A recent CareerBuilder survey asked employees what corporate jargon they would like to eliminate. "Outside the box" is the most popular -- or unpopular -- word depending on your view. The next-worst offenders are:
  • Outside the box (31 percent)
  • Low-hanging fruit (24 percent)
  • Synergy (23 percent)
  • Loop me in (22 percent)
  • Best of breed (19 percent)
  • Incentivize (19 percent)
  • Mission-critical (19 percent)
  • Bring to the table (18 percent)
  • Value-add (17 percent)
  • Elevator pitch (16 percent)
  • Actionable items (15 percent)
  • Proactive (15 percent)
  • Circle back (13 percent)
  • Bandwidth (13 percent)
  • High level (10 percent)
  • Learnings (9 percent)
  • Next steps (6 percent)

Navigating workplace issues can be tricky enough without throwing flowery, clichéd or just plain made-up words and phrases in one another's faces. It only takes one brave person to turn "outside the box" into "creatively" or "let's circle back" to "I'll call you," and we can begin to peel back the layers of complexity and really talk honestly to one another.

Grasping for an original thought or non-business-speak term that describes what we want to achieve can be difficult, but it also makes it easier for others -- inside or outside our workplaces -- to understand us. It brings a fresh perspective to the same old "strategy planning session." And it can make tasks easier, not just for employees who have been with the company for some time and have deciphered the internal lingo, but for new employees, for whom clarity and simplicity is essential while getting used to a new role. Let's stop wasting one another's time with meaningless buzzwords and start saying what we really mean.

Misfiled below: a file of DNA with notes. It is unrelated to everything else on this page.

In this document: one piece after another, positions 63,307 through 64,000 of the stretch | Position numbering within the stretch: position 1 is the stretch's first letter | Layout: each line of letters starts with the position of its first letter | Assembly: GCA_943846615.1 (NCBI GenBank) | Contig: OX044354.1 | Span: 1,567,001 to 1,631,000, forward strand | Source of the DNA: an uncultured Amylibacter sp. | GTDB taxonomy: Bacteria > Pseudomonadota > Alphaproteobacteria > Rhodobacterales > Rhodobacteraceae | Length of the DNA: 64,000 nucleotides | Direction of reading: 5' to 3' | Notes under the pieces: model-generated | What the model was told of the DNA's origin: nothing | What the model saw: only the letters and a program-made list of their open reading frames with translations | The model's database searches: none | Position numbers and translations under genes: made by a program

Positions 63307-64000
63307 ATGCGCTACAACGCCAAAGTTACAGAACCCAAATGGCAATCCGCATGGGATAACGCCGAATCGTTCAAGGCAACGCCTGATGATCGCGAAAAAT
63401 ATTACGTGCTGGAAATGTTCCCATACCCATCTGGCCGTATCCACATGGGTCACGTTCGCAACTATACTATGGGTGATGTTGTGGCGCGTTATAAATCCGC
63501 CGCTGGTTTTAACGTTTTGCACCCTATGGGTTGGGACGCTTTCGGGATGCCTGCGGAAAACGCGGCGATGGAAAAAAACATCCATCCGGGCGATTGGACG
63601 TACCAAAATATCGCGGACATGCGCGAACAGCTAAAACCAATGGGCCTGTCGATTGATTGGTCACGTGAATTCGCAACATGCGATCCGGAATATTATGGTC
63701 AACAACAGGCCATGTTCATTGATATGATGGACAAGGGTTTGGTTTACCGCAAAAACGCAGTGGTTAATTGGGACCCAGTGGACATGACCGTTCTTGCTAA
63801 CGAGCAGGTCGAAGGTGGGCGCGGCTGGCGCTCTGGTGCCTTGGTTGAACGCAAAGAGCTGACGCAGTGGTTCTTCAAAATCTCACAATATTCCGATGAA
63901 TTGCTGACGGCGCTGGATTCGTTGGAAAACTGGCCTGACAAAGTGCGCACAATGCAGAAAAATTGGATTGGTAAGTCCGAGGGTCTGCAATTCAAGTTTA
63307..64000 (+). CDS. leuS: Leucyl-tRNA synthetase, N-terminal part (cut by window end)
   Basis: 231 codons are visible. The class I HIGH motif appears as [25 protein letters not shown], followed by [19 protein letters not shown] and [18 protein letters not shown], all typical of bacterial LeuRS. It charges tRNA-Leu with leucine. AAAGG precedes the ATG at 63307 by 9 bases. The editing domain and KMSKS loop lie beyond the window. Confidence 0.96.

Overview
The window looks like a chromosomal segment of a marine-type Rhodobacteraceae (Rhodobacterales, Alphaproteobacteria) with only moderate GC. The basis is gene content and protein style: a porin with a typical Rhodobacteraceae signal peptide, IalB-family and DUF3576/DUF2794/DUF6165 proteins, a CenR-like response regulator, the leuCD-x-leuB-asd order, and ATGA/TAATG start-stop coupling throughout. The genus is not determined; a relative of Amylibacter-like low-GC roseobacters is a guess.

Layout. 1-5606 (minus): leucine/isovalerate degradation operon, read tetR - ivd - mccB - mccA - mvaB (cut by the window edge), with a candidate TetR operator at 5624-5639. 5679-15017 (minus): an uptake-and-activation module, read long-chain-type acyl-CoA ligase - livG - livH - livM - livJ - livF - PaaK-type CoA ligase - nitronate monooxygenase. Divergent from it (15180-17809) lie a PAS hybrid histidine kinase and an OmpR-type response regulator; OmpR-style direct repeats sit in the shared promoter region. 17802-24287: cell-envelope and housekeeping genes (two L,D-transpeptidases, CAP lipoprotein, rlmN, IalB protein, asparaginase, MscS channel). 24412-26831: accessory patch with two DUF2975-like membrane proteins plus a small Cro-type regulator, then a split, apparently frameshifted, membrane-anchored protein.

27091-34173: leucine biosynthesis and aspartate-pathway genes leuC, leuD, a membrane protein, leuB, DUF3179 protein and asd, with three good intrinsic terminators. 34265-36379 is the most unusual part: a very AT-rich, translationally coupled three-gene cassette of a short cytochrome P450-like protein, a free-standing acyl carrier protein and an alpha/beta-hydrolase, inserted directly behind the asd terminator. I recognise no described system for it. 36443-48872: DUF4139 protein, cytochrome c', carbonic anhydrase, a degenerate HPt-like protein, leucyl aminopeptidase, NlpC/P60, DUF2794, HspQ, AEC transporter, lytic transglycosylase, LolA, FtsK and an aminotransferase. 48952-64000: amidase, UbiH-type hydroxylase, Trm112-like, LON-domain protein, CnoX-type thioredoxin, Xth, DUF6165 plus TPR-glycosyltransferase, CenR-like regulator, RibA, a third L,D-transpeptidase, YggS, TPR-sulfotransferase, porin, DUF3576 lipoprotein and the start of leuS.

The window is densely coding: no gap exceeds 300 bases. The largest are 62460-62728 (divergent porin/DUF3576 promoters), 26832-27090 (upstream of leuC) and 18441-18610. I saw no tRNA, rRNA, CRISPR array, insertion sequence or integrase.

Corporate jargon: Breaking down the buzzwords
Here are a few examples of corporate jargon, each followed by an example of a simplified version. Dig around in your own emails -- you likely have some examples to work with, too. Sometimes, simpler words actually give us room to add context around a situation.

Jargon: "It's mission-critical that we do this."
Alternative: It's important that our company do this to reach our fourth-quarter sales goals."
Jargon: "Let's circle back in a couple of weeks."
Alternative: "Let's talk again on Dec. 18. I will send you a calendar invitation."
Jargon: "Be sure to loop me in."
Alternative: "Please include me in future conversations about this."
Jargon: "What does she bring to the table?"
Alternative: "What specific qualifications would she bring to the position that other candidates are lacking?"
Jargon: "The social media element of this project will be a compelling value-add for the client."
Alternative:
"By helping our client build relationships on sites like Twitter and Facebook, we can add more value to this project and help them meet their social media goals."
Jargon: "How do we incentivize our employees to be more productive?"
Alternative: "What can we do to make employees excited about coming to work again?"
Jargon: "Let's start with the low-hanging fruit."
Alternative: "What are the easiest goals for us to reach right now? Let's focus on those first."


Source: careerbuilder